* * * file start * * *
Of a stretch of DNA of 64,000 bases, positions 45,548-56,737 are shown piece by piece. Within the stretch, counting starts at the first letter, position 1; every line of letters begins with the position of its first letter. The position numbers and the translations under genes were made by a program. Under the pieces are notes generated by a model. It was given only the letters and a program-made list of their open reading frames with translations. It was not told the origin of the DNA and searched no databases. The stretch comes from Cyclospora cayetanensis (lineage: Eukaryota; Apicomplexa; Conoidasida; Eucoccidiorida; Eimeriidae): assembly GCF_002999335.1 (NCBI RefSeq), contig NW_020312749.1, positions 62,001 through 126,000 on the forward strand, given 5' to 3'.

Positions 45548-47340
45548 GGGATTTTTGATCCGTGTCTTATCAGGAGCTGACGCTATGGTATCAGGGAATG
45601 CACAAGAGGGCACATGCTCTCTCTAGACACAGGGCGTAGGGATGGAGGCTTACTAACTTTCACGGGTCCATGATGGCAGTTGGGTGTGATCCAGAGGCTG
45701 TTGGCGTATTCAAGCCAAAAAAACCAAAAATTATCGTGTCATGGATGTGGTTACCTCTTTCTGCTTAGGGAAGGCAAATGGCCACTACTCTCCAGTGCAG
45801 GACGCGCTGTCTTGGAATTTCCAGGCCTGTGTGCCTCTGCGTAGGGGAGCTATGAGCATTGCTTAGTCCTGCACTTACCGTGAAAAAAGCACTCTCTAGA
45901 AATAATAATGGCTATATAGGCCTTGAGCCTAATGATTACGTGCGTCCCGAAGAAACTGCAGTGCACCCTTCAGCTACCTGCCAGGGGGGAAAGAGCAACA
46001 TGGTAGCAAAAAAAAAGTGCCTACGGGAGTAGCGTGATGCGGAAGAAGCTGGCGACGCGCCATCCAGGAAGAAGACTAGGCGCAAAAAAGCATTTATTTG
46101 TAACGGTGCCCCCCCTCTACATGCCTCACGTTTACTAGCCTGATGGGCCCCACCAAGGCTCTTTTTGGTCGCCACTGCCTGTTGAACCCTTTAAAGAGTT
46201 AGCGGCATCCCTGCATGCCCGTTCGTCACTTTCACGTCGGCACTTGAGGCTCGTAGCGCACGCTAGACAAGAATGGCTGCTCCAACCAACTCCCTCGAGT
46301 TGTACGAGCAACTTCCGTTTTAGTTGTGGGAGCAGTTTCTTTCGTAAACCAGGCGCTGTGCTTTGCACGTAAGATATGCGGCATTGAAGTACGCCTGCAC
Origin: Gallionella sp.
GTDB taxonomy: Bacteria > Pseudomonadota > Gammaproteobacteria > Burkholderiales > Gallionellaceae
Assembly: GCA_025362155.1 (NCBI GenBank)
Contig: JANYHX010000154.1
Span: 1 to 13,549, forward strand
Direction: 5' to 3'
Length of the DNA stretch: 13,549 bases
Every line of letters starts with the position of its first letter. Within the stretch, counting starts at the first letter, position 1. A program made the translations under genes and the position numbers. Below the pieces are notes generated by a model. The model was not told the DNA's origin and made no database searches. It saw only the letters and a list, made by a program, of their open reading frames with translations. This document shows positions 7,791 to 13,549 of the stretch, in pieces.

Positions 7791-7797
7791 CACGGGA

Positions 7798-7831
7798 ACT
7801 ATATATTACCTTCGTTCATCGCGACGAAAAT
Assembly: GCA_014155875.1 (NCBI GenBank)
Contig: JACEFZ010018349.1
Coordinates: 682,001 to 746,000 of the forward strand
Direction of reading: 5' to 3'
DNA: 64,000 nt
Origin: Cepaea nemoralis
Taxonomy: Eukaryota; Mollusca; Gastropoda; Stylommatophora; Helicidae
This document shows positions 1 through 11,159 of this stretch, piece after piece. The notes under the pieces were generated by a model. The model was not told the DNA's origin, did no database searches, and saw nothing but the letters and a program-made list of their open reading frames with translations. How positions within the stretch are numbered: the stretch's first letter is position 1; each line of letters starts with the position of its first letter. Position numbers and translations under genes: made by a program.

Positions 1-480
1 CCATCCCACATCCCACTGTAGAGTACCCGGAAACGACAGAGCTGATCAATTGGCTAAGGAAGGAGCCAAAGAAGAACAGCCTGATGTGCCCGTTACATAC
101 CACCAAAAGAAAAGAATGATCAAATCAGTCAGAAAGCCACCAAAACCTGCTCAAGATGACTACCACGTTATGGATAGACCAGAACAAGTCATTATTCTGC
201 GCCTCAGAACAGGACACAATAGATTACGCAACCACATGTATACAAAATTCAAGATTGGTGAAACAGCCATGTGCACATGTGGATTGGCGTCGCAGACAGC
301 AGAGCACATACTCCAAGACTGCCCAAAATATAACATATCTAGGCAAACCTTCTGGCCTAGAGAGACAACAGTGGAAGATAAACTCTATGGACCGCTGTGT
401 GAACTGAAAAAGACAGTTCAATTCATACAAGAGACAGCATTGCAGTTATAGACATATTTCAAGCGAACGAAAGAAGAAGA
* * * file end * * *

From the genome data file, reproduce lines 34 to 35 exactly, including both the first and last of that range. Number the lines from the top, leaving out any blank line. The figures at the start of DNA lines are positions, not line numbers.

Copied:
1 CCATCCCACATCCCACTGTAGAGTACCCGGAAACGACAGAGCTGATCAATTGGCTAAGGAAGGAGCCAAAGAAGAACAGCCTGATGTGCCCGTTACATAC
101 CACCAAAAGAAAAGAATGATCAAATCAGTCAGAAAGCCACCAAAACCTGCTCAAGATGACTACCACGTTATGGATAGACCAGAACAAGTCATTATTCTGC